The invasive species' fast-growing presence puts the ecology of the Great Lakes in peril, and it also has a nasty tendency to jump out of the water and hit people in the face. As a result, the Illinois Department of Natural Resources has started to encourage nonsustainability—they want people to eat the fish, in large numbers, preferably to extinction. It's a delicacy in Asia (no kidding), but it hasn't caught on in America. For one thing, the creature is so bony that it's impossible to fillet; even seasoned chefs are often stumped as to how to get around the pernicious bone structure.
Terry Fucik, Dirk's wife and recipe maker, told me her solution to the bone problem: she grinds her fish on the finest possible setting. The bones are left behind, and the ground carp then goes into tacos, meatballs, and patties.
For the carp sliders, Dirk's team mixed the carp with olive oil and panko, with garlic, lemon, and nutmeg for flavoring. The resulting patty was an unappetizing gray, but the fish had a clean, delicious flavor, with the tart chutney nicely accentuating the carp's light sweetness. The grinding treatment left the patty with a pretty bland texture, but at least there was not a single pin bone to be found. Everyone I talked to in line said they enjoyed it—as Dirk commented, "No one's thrown it out yet."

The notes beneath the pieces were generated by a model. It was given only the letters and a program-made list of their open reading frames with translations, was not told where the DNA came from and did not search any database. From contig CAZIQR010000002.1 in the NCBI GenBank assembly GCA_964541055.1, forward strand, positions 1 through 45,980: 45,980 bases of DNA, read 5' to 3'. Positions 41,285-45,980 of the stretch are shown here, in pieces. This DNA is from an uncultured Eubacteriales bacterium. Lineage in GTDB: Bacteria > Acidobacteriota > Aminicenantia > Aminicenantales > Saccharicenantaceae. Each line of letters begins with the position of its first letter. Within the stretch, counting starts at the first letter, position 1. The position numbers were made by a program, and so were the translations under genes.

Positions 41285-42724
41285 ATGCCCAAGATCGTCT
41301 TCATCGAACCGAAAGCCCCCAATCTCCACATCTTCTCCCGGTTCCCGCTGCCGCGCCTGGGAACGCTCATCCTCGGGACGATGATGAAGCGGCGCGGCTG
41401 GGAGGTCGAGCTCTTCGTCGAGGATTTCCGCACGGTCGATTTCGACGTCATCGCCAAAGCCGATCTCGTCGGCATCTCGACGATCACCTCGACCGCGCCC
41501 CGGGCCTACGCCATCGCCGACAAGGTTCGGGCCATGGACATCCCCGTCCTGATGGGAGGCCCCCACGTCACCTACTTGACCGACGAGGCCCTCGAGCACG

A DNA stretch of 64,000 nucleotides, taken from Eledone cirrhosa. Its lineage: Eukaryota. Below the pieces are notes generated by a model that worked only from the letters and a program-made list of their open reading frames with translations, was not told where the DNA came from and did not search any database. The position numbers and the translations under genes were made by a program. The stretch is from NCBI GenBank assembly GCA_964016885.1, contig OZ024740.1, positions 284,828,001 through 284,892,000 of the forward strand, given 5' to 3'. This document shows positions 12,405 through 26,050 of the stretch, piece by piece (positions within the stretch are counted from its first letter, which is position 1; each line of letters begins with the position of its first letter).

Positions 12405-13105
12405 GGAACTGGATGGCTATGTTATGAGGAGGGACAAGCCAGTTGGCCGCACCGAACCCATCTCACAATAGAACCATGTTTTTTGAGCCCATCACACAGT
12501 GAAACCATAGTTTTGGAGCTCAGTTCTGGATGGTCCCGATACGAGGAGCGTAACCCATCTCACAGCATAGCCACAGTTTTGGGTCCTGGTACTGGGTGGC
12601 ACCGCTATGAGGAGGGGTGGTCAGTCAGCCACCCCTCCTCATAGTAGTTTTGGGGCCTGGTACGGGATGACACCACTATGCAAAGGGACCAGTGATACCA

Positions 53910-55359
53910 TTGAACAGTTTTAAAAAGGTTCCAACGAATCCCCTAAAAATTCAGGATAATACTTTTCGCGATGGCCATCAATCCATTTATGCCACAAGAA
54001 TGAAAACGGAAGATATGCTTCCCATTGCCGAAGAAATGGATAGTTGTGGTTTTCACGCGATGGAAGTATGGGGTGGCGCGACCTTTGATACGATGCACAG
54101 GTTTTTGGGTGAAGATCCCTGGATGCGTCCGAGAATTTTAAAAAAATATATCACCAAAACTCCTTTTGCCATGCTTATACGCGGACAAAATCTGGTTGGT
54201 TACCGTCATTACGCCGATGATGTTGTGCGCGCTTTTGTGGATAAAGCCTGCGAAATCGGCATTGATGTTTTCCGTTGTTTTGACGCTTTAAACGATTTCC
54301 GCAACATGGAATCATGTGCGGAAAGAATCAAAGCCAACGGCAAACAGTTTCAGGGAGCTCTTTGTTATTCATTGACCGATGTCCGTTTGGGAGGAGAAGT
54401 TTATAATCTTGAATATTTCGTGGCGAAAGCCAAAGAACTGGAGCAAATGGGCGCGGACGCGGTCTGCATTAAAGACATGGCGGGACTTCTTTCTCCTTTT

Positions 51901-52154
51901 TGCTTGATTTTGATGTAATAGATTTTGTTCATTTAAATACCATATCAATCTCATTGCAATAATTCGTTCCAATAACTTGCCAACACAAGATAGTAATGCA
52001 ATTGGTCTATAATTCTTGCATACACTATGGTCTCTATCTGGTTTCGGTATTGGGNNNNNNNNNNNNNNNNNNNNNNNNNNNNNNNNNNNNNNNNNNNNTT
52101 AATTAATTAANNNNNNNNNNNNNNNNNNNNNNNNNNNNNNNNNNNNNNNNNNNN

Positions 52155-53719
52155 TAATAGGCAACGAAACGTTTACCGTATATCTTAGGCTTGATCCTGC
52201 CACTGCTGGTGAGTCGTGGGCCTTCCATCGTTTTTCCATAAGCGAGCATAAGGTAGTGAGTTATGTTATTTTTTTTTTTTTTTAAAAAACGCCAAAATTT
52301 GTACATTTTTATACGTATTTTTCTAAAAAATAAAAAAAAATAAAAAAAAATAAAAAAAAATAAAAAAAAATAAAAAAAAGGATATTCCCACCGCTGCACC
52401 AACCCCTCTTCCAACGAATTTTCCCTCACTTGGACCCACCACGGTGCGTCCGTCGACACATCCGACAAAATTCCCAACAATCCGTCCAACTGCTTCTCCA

Officials for IDNR and three soldiers from the Army Corps of Engineers paid the tent a visit. The two groups are working closely together to combat the invasion, as it were. It seems that eating Asian carp's not just good for the environment—it's patriotic.